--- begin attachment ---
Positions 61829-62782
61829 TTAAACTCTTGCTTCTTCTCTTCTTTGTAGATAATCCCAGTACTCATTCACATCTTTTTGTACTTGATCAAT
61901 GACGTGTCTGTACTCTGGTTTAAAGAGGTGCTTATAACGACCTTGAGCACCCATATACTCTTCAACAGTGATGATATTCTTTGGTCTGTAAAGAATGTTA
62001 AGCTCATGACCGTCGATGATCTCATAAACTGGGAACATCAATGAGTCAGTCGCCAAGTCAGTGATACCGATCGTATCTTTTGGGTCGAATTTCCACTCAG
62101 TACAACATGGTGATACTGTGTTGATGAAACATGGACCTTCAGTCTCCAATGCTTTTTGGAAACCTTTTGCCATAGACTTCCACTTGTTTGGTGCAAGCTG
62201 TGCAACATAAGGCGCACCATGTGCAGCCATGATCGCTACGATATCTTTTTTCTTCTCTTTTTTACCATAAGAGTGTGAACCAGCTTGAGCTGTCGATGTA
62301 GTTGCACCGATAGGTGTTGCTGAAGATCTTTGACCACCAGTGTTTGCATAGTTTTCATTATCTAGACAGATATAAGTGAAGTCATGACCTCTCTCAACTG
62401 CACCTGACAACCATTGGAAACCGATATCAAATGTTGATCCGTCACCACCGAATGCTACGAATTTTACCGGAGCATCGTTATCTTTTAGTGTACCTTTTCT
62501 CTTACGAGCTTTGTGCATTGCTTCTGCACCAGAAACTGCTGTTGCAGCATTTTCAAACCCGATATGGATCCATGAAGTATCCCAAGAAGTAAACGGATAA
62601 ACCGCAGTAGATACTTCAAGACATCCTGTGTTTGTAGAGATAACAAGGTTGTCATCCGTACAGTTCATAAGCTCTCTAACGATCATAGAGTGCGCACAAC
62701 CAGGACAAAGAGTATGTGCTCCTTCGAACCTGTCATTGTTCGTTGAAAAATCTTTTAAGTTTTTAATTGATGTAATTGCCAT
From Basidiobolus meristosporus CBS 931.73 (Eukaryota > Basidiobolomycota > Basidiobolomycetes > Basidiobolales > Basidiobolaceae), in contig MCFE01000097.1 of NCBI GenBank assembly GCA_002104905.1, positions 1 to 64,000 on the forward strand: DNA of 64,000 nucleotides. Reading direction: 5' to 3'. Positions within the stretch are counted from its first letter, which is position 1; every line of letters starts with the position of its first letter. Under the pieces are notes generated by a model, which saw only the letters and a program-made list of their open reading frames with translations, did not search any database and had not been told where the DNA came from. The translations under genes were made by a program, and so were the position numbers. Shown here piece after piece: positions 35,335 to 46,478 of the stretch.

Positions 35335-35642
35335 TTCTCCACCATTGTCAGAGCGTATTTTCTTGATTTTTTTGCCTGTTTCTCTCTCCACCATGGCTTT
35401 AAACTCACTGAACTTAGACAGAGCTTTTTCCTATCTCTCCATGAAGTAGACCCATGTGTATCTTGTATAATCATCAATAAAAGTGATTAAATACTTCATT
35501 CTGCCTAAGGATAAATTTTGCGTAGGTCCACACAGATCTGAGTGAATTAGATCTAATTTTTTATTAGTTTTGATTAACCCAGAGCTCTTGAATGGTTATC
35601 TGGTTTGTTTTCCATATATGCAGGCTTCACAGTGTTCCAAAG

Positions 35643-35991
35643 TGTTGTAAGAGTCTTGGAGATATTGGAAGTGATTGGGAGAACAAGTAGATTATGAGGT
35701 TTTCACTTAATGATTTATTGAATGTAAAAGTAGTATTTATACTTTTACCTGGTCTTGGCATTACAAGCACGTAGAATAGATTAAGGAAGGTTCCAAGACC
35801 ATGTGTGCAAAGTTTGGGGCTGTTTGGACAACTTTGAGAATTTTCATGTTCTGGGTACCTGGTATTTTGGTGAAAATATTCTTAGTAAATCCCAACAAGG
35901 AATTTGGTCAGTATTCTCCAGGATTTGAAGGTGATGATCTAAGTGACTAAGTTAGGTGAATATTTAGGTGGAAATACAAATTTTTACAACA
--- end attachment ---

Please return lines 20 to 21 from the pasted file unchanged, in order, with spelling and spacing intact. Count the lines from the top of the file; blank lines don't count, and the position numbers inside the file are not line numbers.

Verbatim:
35701 TTTCACTTAATGATTTATTGAATGTAAAAGTAGTATTTATACTTTTACCTGGTCTTGGCATTACAAGCACGTAGAATAGATTAAGGAAGGTTCCAAGACC
35801 ATGTGTGCAAAGTTTGGGGCTGTTTGGACAACTTTGAGAATTTTCATGTTCTGGGTACCTGGTATTTTGGTGAAAATATTCTTAGTAAATCCCAACAAGG